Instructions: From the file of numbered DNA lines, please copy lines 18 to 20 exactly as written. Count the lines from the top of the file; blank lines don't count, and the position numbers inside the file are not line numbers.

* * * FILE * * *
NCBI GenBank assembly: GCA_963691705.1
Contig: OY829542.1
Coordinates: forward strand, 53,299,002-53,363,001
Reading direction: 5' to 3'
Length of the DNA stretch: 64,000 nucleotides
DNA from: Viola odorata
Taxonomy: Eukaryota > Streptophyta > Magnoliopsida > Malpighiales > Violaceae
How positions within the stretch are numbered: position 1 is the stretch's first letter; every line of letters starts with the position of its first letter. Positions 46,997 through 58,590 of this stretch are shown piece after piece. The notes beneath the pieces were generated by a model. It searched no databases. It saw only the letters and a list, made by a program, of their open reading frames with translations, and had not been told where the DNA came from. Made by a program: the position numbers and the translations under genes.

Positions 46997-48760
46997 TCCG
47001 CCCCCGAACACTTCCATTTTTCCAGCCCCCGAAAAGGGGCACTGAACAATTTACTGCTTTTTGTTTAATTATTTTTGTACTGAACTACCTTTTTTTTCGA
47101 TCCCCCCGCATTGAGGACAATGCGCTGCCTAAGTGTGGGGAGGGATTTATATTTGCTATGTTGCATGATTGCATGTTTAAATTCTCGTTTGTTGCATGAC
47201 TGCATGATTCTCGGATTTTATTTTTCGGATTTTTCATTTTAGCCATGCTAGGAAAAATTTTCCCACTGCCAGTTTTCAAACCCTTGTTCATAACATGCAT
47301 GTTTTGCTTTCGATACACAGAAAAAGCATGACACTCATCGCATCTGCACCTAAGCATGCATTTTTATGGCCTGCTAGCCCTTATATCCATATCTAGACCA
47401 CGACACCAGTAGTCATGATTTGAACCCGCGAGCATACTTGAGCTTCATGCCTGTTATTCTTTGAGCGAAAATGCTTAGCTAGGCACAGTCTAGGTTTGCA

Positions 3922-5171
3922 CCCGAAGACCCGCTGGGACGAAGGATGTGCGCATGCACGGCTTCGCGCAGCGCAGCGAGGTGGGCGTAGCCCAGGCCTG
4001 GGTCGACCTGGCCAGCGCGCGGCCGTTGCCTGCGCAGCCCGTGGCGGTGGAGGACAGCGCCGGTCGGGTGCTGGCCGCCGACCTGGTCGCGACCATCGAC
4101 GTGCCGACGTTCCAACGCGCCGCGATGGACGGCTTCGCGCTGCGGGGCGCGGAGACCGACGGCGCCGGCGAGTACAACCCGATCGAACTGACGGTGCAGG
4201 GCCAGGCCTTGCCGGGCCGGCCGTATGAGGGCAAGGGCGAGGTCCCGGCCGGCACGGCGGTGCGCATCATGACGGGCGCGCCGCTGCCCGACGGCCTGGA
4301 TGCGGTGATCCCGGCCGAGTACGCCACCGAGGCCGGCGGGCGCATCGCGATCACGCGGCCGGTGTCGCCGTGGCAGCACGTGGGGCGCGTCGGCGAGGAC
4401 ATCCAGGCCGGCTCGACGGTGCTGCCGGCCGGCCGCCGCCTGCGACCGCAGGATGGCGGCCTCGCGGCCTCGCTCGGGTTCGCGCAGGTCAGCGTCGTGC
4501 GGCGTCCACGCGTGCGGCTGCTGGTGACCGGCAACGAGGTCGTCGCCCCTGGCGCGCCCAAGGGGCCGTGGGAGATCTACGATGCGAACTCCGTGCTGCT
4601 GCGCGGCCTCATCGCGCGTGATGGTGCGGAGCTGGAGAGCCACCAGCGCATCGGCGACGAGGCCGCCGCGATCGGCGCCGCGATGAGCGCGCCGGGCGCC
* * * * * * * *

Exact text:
4001 GGTCGACCTGGCCAGCGCGCGGCCGTTGCCTGCGCAGCCCGTGGCGGTGGAGGACAGCGCCGGTCGGGTGCTGGCCGCCGACCTGGTCGCGACCATCGAC
4101 GTGCCGACGTTCCAACGCGCCGCGATGGACGGCTTCGCGCTGCGGGGCGCGGAGACCGACGGCGCCGGCGAGTACAACCCGATCGAACTGACGGTGCAGG
4201 GCCAGGCCTTGCCGGGCCGGCCGTATGAGGGCAAGGGCGAGGTCCCGGCCGGCACGGCGGTGCGCATCATGACGGGCGCGCCGCTGCCCGACGGCCTGGA